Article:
Colored orbs of light zigzag across the Arkansas night sky. Metallic discs hover over tree lines and triangle-shaped crafts cruise over roads. Rocks levitate, and instruments record odd electrical pulses emitted from mysterious things …
Whatever is causing the phenomenon is out there, but so are those who hope to find the sources and identify these unidentified flying objects (UFOs). It’s a culture of people who have often been viewed with skepticism in the past but have gained more credibility with the U.S. Navy’s recent admission that UFOs could be real.
This month, hundreds of people who have either seen UFOs, investigated them or have a curiosity about them will converge on Eureka Springs for the 33rd Annual Ozark Mountain UFO Conference. The three-day event will be held July 24-26 at the Best Western Inn of the Ozarks Convention Center.
Whitley Strieber, the author of Communion, a New York Times best-selling book about his claim to have been abducted by gray aliens, is perhaps the best known of those scheduled to speak at the conference. Strieber will talk about several abductions he says he has endured since 2015 and his reunderstanding of the world as seen through “alien eyes.”
Other speakers include: George Noory, the host of the nationally syndicated radio program “Coast to Coast AM,” who will discuss his beliefs of the paranormal and his 17-year broadcasting career; and Terry Lovelace, a former state’s attorney in Vermont and a retired U.S. Air Force veteran, will venture into his claims that he and a friend were abducted by an alien craft while camping at Devil’s Den State Park in Washington County in 1977.
The conference has grown in size over the years, now attracting more than 500 visitors and becoming one of the premiere UFO gatherings in the country.
It began in 1988 when Bill Pitts of Fort Smith organized a meeting to discuss information on UFO investigations compiled by various U.S. governmental agencies. Of the 12 who spoke at the first conference, three were involved in the U.S. Air Force’s Project Blue Book which investigated UFO reports in the 1950s and 1960s.
A year later, Lucius “Lou” Farish of Plumerville wanted to turn the conference into a yearly event. He scheduled it for the first weekend in April to take advantage of the off-season rates at area hotels. Since then, the conference has drawn such speakers as Travis Walton, an Arizona logger whose claim of his abduction became the focus of the 1993 movie Fire in the Sky; Stanton Friedman, the first civilian investigator at the Roswell, N.M. crash site in 1947, and Donna Lynn, a Missouri author who said she is contacted by aliens while she sleeps.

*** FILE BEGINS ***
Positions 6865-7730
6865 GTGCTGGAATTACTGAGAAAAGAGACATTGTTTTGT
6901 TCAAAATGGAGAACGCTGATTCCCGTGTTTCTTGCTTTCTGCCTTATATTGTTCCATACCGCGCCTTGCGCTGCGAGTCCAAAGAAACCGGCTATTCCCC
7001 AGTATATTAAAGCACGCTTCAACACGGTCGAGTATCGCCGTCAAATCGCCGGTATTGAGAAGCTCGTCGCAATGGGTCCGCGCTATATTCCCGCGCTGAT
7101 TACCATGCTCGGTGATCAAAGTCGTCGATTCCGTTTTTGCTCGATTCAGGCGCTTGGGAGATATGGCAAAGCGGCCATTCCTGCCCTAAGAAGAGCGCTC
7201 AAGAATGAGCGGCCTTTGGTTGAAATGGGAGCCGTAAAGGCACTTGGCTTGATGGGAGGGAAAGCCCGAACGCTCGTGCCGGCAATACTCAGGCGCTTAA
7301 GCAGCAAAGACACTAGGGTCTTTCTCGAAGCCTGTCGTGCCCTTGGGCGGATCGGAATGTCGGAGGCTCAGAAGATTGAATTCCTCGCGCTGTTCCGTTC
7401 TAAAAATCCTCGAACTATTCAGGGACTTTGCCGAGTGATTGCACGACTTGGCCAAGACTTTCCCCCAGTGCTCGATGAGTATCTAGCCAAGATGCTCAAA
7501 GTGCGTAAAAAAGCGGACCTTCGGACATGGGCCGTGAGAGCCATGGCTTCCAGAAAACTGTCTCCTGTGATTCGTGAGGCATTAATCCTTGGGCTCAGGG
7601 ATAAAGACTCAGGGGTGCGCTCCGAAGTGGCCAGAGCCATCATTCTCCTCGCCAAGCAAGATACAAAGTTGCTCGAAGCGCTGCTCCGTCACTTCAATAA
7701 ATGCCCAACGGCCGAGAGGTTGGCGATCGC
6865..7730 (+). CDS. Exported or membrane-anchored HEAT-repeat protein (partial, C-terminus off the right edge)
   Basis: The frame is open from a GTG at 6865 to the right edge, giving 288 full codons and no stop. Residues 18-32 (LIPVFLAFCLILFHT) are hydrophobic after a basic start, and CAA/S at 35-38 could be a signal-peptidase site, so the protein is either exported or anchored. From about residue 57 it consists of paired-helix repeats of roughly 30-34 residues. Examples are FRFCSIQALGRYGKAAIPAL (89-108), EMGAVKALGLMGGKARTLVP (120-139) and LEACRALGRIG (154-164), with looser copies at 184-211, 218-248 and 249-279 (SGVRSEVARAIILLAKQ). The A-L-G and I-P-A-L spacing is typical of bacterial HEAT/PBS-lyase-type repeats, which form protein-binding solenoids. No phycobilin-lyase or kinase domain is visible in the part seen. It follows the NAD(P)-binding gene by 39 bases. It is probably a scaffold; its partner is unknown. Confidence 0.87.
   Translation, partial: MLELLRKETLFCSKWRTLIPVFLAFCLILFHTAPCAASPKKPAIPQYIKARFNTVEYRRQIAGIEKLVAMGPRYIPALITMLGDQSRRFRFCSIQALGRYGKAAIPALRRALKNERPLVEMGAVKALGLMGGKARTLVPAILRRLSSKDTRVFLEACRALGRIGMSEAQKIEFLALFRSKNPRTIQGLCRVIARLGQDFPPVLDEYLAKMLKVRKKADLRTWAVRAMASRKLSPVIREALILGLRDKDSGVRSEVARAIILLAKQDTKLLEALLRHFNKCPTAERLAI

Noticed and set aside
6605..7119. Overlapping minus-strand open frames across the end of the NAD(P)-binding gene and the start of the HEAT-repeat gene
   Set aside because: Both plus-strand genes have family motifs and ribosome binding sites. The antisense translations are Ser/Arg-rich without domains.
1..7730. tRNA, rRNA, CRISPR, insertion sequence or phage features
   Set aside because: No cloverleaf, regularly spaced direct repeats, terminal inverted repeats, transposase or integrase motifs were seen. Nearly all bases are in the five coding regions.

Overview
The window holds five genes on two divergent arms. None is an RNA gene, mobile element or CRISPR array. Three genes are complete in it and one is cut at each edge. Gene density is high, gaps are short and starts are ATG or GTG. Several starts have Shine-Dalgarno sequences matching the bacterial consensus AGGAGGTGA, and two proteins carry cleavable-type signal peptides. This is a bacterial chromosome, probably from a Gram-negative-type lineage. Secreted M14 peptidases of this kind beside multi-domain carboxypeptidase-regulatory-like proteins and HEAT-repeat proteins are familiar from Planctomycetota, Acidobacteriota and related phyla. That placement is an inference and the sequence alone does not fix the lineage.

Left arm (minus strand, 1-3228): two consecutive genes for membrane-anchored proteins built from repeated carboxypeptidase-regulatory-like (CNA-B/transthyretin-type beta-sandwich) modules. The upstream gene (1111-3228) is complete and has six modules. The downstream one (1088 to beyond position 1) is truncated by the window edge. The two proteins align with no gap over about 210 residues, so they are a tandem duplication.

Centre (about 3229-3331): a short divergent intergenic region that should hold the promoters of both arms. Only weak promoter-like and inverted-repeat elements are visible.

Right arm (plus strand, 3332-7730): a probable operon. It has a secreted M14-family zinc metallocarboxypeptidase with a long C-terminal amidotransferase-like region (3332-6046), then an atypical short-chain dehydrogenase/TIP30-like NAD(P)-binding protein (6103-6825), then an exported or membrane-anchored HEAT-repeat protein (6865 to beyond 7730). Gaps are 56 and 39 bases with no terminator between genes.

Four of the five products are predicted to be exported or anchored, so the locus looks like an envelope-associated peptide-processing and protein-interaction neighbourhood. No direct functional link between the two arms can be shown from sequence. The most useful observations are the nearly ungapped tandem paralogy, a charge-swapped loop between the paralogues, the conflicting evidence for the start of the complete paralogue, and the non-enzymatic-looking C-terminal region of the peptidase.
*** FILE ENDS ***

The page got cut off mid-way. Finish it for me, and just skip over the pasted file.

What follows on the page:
“As awareness of UFOs increases, so do our investigations of reports,” says Norman Walker, director of the Arkansas chapter of the Mutual UFO Network (MUFON). “People aren’t scoffing at what we do as much as they did before. People feel more comfortable coming forward with their sightings.”
Walker and members of MUFON record sightings in the state and often send investigators to locations to gather more information. MUFON averages about 130 to 150 reports a month. Some are flashing lights that could be satellites or airplanes; others, though — such as the report of a large triangular object that flew over Interstate 40 near Ozark on Jan. 13 — cannot be explained, Walker says.
“It was southwest of the interstate between Ozark and Mulberry,” the witness wrote in a report on the Arkansas MUFON’s website. “The craft was rather large and almost looked like a plane, but it had bright lights on the lower portion of the majority of the object.”
The object was hovering between 5,000 and 10,000 feet over the road, the witness, who did not include his or her name with the report, wrote.
“Folks get anxious and report what they don’t understand,” Walker explains. “Maybe it’s an aircraft that they’ve not seen before. We get a lot of reports each month. It gives us a job thinning those out.”
“We’re not touching the surface of what’s really out there,” Walker says.
There are three types of sightings that MUFON investigates. The first is the “unknown vehicle,” which includes saucer-shaped discs, the triangular objects and other shapes. A second type is the “unknown other,” or orbs, odd lights, streaks and other phenomenon. The third is categorized as “natural phenomenon” that includes drones, aircraft, balloons and other man-made crafts.
The MUFON sightings read like science fiction at times. On Feb. 8, a “bronze craft” flew over West Memphis, a person reported. It “stopped on a dime” and reversed direction before disappearing.
Another wrote that viewers saw four blue lights over the sky in Cabot on Jan. 15. One was larger and had a halo around the largest orb. An hour earlier, someone else reported several people saw 25 lights flying in formation over Rector.
Yet another reported being abducted at an unknown location while he slept. When he returned, he had burns and marks on his leg, the claimant wrote.
“We need more people out there reporting their sightings,” Walker says. “That’s where the UFO conference brings more awareness.”
One of the more bizarre spots in Arkansas for UFO sightings is the Board Camp Crystal Mine near Mena. Since Feb. 18, 2017, owners have seen scores of orbs, beams of lights and rocks that either fall from the sky or roll on the ground.
“Before, we were normal people,” says mine owner Cheryl Murphy. “Then, the paranormal things began happening. You can’t deny it. It keeps repeating itself.”
Murphy and her husband Orville closed the mine to visitors for a year while representatives from MUFON and other paranormal investigators visited the site.
David Marler, former director of the Illinois MUFON and now an independent investigator, says the events at the mine were “unexplainable.” He reported seeing several triangle-shaped objects and discs there. Others say they have seen evidence of Bigfoot, the tall, hairy, elusive ape-like creature of lore.